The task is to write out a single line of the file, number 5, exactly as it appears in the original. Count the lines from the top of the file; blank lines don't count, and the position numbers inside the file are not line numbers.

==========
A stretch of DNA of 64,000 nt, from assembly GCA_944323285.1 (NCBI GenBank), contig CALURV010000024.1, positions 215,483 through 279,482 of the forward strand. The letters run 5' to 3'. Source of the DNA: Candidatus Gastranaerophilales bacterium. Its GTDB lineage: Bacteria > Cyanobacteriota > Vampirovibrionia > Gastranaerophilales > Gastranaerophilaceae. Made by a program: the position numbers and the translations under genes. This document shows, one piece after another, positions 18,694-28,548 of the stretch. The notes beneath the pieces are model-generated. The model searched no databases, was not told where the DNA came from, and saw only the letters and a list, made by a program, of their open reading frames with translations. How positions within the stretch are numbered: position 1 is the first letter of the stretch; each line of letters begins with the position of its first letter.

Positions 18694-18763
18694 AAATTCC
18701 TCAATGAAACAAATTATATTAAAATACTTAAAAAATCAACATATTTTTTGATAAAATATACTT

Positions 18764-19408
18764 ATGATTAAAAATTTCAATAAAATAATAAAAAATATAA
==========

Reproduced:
Positions 18764-19408